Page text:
Epilepsy is more than just seizures and there are an infinite number of variables surrounding the seizures that make each case unique. My son rarely has seizures during the day, but depending on how tired he is, he may have more at night and in the early morning hours, which affects how rested he is going into the next day which perpetuates the problem. The state of his brain at any given moment dictates his behavior and his ability to retain and recall information. His head is constantly swimming in medication and the side effects of those medicines are exacerbated depending on his cognitive load, seizure burden, and his physical condition. So not only are not all cases of epilepsy the same, but people with epilepsy can show a wide range of symptoms and effects on any given day.

Not Everything That Looks Like “Normal Behavior” Is

“All kids his age…” Anytime someone starts a sentence with that phrase, I know that I’m going to have to break out the soapbox. First, “all kids” don’t do the same thing. But most importantly, the behavior that looks like the “normal” attention problems of a first grader are actual misfirings of the neurons in my son’s brain that are preventing him from recalling any information. The glassy eyes and the “no one is home” look could be the result of a seizure or the way that his medicine is affecting him today so his extra-slurred speech and his frustration trying to piece together a complete thought are not normal development problems, either, especially when they vary throughout the day.

Even with the best intentions, treating something as “normal” has both the risk of setting my son up to feel like a failure because he can’t control what is happening to him and prevents the identification of what is actually causing the behavior and the ability to address that cause.

Things You Can Do

We are very new to this world, but we are extremely grateful to have a wonderful support network around us and to have had many people go before us and share their lessons. To continue on in that spirit, here are a few of the lessons that I have learned that may help you navigate this long, difficult road.

Have The Conversation

Balancing my desire to have the world treat him as a “normal” kid and making him feel like a normal kid with the reality that he has special needs is a challenge I face every day. Not everyone else does or has a reference for what that means. Having a dialog with the teachers and the school district and talking about their perceptions is an important piece of having everyone on the same page. “It’s great that you have seen a seizure, but here is how my son is different from that other student.” As the teachers have more interactions with my son, and as we continue to talk about what they have seen and what things we are seeing at home, we’ll all have a better picture and be able to adjust the plan to better suit my son’s needs as they continue to change.

Have The Information

My wife and I have talked leading into this meeting about what is working with his current plan and what isn’t working. We’ve talked about what things we need to bring up, how to bring them up, and what documentation we need to provide to support our position, and we will have that documentation available. Doctor’s reports, neuropsychological tests, reports from wraparound services. Perceptions are hard to change but the best way to support the request for services that your child needs is with data.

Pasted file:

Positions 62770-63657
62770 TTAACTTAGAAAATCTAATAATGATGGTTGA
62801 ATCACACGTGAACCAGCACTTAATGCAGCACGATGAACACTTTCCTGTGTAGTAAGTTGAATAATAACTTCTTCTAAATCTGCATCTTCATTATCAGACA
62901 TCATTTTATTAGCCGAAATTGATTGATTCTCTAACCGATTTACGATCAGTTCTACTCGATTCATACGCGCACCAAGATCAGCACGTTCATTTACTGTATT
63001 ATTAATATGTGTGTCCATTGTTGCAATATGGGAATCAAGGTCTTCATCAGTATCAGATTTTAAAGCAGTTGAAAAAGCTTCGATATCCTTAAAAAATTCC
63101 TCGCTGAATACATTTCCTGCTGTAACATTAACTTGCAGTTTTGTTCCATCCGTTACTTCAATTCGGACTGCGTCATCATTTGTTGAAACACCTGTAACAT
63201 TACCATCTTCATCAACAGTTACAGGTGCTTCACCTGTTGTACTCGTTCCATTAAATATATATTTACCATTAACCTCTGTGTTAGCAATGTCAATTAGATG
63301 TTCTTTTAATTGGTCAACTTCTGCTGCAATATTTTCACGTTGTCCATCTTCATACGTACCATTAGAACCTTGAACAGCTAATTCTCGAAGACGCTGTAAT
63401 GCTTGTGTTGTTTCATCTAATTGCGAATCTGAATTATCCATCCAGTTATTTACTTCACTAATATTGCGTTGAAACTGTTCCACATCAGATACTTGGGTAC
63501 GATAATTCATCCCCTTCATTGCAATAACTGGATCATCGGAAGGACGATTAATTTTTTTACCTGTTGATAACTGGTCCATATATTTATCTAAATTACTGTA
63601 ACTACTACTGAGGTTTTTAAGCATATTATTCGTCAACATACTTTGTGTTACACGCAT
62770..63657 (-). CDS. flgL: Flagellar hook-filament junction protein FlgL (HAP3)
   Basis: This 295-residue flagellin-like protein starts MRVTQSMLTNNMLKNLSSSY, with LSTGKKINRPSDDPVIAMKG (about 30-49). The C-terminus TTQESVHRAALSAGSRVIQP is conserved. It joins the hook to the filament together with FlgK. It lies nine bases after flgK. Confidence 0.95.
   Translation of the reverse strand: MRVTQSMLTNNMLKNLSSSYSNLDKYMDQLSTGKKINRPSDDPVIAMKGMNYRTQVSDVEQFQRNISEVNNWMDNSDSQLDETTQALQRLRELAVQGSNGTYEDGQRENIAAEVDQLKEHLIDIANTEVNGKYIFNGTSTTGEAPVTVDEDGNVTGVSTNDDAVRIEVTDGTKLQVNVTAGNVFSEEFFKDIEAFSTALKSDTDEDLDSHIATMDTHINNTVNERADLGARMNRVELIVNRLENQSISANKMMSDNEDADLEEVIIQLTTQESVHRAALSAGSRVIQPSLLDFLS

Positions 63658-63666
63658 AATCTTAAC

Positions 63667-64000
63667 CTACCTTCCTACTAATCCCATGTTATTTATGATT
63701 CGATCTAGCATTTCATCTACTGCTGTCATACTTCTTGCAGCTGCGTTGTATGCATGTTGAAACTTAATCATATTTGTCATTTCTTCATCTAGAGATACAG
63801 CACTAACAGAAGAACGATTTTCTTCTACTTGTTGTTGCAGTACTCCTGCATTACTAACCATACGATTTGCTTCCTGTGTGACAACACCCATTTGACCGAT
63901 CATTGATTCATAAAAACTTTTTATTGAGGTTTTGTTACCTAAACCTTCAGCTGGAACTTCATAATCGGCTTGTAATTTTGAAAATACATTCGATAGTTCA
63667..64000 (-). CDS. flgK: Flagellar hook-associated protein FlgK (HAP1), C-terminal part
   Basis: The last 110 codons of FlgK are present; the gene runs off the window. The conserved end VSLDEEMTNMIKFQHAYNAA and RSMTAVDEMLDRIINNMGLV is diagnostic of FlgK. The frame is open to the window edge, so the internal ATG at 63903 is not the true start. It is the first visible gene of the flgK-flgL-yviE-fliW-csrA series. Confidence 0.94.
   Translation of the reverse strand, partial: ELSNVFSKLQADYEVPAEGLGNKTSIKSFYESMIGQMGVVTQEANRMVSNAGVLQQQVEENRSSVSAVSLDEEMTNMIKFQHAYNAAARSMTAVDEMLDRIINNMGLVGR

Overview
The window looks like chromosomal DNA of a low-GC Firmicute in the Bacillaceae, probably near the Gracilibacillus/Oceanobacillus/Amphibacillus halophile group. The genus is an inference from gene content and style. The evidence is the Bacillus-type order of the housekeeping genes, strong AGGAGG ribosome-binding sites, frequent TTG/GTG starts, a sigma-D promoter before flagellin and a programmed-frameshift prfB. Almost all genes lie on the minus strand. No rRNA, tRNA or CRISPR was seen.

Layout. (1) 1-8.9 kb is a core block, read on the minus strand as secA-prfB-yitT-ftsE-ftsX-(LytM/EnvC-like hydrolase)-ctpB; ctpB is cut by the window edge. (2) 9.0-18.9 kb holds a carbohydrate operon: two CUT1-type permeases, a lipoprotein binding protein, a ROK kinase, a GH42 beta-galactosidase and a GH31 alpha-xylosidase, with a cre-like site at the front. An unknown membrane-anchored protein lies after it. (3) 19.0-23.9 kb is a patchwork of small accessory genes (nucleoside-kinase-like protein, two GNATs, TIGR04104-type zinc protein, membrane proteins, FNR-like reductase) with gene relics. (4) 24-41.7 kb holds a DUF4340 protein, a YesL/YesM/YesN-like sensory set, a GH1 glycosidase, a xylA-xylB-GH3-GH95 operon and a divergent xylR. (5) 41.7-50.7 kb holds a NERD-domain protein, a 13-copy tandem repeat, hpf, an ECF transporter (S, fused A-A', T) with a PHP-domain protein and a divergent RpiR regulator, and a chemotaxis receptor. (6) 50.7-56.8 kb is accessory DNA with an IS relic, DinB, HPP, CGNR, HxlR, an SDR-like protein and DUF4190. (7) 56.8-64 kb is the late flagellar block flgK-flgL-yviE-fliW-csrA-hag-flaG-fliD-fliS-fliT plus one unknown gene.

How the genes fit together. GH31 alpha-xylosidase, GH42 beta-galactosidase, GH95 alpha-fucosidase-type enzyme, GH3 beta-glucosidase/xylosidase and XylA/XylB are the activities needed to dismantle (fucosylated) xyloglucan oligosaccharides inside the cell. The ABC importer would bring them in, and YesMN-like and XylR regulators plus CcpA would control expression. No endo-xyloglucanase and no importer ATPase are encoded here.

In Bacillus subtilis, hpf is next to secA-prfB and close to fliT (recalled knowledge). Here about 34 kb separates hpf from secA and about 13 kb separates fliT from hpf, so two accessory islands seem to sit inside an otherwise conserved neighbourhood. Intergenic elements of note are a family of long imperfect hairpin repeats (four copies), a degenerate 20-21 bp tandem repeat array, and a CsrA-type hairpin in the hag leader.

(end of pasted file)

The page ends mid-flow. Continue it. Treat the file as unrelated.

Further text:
Have A Support Network

One of the best resources that we have available to us is our support network. Other parents that work tirelessly to navigate the system, social services through the hospital and the state, and epilepsy groups such as the Epilepsy Foundation of Eastern Pennsylvania that have programs to bring epilepsy education into the classroom. This network provides the guidance and information we need to ensure that we are asking the right questions and asking for the right services for our son. In some cases, we’ve brought people from this network into these meetings. In the end, we have built a team that we can leverage to do what is best for my son.

Have The Courage To Fight

If you’re averse to conflict like I am, get over it. It may seem like the system is set up to oppose these special services. They cost money, they disrupt the normal flow and structure of the school day, and especially with an “invisible disease”, the system may try to convince you that your child doesn’t need these services. As we’ve been told many times, there is no one that will be a bigger advocate for our son than us. Be that voice. Partner when you can. Fight when you must.

Additional Information

There is a lot of good information about what to ask for in a 504 plan, and I wanted to share these links that I found useful. If you have other suggestions or resources to share to help other parents going through this process, please share them in the comments.

A parent’s guide to Section 504 in public schools

Sample 504 plan for epilepsy:

NEXT UP: Be sure to check out the next post tomorrow from Eisai/Sean at for more on epilepsy awareness. For the full schedule of bloggers visit And don’t miss your chance to connect with bloggers on the #LivingWellChat on November 30 at 7PM ET.